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US Car Market Boom Likely to Continue, Forecasts Senior Toyota Exec

But sales may not set new record, cautions Carter.

by on Sep.05, 2013

Toyota's Camry outpaced the already strong surge of the US car market last month.

August’s strong automotive sales surge seems to have taken everyone by surprise, including top managers at Toyota — demand for the Japanese maker’s Toyota, Lexus and Scion branded products jumping nearly 23% last month as the U.S. market reached its highest level in at least six years.

A variety of factors seem to be drawing buyers back to showrooms, suggested Bob Carter, senior vice president of automotive operations for Toyota Motor Sales, USA. But one stands out, “Consumer confidence,” he said succinctly. “People are feeling good,” and are increasingly willing to open up their pocketbooks again.

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Industry analysts and observers have been steadily raising their forecasts for 2013 and beyond, and Toyota is no exception. After the worst industry downturn in decades, demand is likely to top 15.5 million this year, and could nudge into 16 million territory in 2014. But how high is up? Speaking to the Detroit Automotive Press Association, Carter noted some forecasters anticipate near-record numbers of 17 million by as early as 2018.


Toyota Output Down 542 Thousand in March

Japanese makers reporting huge production losses after March 11 disaster.

by on Apr.25, 2011

Toyota is building Prius again - but at a reduced rate.

The devastating disaster that struck Japan last month has a calamitous impact on the world’s largest automaker, Toyota Motor Co. today reporting its global output fell by nearly a third in March — and with the company unlikely to resume normal production levels until the very end of 2011, Toyota seems all but certain to lose its position as industry sales leader.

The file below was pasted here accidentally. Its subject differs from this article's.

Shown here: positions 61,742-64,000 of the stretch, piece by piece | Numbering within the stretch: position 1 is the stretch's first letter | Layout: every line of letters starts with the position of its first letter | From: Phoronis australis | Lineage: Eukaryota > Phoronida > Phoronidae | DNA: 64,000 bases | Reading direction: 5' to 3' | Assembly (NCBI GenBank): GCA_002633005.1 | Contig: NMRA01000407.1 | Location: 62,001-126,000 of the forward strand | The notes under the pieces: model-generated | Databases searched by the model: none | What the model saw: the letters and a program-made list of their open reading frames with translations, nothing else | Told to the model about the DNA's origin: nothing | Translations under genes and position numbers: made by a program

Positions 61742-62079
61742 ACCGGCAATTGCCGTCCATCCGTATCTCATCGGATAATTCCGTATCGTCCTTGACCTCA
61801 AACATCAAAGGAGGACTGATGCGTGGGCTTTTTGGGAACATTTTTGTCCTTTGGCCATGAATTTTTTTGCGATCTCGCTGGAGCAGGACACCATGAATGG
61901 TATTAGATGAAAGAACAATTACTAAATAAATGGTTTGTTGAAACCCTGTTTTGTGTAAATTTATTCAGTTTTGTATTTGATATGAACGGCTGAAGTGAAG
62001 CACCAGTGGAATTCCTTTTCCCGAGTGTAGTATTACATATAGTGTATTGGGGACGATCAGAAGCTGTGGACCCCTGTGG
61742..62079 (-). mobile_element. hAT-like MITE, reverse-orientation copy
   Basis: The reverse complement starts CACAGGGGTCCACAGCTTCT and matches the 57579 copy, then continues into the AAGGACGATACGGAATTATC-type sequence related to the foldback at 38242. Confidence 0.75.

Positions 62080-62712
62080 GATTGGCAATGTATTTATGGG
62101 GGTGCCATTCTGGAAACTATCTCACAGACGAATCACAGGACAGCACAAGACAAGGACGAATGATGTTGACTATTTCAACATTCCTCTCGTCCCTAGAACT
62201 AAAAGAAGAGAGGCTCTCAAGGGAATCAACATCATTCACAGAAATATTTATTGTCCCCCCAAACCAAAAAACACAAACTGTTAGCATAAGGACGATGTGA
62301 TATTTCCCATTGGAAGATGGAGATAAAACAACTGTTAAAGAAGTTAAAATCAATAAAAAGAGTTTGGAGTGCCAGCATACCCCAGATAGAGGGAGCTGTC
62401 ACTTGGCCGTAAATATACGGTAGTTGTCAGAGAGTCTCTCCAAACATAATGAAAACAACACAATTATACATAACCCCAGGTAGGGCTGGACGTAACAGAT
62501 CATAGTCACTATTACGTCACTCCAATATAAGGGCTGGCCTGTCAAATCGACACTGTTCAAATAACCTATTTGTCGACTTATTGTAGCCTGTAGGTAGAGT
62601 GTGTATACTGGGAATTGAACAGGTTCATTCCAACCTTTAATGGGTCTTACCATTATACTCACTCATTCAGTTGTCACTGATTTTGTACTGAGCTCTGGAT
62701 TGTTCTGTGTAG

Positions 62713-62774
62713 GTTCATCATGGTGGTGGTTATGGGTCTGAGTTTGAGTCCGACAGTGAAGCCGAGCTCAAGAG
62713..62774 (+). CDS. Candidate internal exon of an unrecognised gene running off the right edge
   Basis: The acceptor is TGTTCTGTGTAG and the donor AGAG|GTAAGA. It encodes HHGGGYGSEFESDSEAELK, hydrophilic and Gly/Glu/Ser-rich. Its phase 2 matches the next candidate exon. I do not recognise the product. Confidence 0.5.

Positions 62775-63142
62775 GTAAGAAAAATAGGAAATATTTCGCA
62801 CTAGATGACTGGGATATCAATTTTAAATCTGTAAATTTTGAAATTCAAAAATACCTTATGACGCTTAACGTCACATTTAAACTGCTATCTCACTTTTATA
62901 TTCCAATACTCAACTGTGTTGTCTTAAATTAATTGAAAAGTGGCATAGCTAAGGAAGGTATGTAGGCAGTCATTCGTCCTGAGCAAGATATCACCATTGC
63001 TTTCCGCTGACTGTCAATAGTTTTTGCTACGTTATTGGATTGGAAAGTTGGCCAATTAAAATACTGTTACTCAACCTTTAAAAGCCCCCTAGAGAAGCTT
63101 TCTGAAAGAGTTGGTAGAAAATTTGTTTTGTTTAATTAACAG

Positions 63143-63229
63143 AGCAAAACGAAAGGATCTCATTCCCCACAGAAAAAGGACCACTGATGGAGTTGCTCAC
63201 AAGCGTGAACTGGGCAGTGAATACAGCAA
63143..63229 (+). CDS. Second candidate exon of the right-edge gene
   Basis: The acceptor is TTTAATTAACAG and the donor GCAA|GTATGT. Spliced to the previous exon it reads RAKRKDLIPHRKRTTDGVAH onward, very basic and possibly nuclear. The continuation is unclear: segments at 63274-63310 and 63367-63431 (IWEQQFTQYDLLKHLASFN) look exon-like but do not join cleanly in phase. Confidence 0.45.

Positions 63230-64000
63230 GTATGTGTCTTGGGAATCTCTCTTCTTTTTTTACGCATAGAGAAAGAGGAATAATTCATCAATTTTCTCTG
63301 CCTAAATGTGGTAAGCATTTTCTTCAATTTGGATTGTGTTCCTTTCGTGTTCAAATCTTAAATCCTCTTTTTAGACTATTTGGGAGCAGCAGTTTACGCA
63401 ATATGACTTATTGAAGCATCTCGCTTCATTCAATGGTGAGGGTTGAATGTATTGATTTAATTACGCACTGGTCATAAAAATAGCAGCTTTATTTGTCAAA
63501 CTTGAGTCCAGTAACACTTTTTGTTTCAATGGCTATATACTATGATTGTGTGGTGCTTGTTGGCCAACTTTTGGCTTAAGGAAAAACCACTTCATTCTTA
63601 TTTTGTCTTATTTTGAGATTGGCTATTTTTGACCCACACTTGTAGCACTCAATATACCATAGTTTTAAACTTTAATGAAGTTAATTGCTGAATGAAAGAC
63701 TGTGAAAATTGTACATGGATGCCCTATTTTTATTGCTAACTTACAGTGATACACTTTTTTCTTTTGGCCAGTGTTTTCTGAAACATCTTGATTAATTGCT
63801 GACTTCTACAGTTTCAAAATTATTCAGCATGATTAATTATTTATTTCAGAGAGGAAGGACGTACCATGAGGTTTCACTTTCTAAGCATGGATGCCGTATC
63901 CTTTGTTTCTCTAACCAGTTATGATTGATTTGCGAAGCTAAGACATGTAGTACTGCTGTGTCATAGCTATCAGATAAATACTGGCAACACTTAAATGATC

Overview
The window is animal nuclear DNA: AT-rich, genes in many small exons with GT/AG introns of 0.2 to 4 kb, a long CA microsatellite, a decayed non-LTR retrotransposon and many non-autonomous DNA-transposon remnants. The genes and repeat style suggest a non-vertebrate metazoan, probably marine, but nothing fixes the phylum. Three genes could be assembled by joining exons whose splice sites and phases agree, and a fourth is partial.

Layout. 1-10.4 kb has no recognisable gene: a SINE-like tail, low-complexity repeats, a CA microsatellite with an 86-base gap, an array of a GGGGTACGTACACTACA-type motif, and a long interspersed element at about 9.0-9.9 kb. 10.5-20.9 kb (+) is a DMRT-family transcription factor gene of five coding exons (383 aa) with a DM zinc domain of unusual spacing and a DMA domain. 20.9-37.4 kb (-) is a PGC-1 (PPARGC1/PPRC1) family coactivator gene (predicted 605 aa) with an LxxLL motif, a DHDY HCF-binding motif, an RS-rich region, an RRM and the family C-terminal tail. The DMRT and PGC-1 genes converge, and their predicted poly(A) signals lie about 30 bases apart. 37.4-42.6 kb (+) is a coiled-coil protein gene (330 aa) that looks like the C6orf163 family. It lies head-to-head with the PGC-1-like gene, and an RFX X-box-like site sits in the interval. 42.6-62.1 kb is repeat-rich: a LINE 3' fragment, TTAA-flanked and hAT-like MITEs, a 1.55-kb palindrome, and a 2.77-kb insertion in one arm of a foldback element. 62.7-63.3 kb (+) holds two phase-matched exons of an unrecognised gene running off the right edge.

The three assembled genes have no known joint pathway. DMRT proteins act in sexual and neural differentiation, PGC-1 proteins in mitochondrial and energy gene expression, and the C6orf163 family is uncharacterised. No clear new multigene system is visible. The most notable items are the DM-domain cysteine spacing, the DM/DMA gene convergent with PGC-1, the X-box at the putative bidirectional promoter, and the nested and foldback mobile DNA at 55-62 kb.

But Toyota is by no means unique among Japanese makers.  The Asian nation’s powerful auto industry has been humbled by the combination of a 9.0-magnitude earthquake, tsunami and nuclear power crisis that continues to wreak havoc on Japan’s manufacturing capabilities.

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Toyota has been especially hard hit because it depends more on Japanese assembly lines than other major Japanese makers, like Nissan and Honda, who have steadily shifted more and more of their production abroad.  But even those makers are struggling because of their continuing dependence on Japanese-made parts shipped to so-called “transplant” assembly lines in North America, Europe and other parts of the world.

Toyota’s Japanese-based plants were all but shut down in the wake of the March 11 disaster, vehicle output for the month plunging to just 129,491, a 63% decline.  Of that number, 107,751 were exported, a 33% drop from year-earlier levels.